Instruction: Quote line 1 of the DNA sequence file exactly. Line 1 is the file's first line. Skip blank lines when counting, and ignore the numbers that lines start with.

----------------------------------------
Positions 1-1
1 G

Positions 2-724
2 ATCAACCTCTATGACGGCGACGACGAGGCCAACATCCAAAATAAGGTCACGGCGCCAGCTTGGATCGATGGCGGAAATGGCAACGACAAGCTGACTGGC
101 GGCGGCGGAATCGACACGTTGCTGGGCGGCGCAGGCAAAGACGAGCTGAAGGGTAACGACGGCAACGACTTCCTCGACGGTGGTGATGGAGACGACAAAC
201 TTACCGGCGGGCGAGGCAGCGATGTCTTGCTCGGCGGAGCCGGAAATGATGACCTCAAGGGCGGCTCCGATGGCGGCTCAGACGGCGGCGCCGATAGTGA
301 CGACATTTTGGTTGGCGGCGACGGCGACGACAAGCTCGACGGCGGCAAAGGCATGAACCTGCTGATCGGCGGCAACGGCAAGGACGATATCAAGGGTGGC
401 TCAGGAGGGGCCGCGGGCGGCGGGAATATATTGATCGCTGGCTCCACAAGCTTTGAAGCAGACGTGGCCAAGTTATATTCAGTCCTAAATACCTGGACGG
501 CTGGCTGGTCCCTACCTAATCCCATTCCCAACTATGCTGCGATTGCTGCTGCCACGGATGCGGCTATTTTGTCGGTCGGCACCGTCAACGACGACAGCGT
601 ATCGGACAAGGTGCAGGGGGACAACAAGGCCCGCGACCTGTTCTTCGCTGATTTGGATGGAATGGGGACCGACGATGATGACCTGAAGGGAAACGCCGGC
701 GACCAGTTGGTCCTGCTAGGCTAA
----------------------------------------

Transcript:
Positions 1-1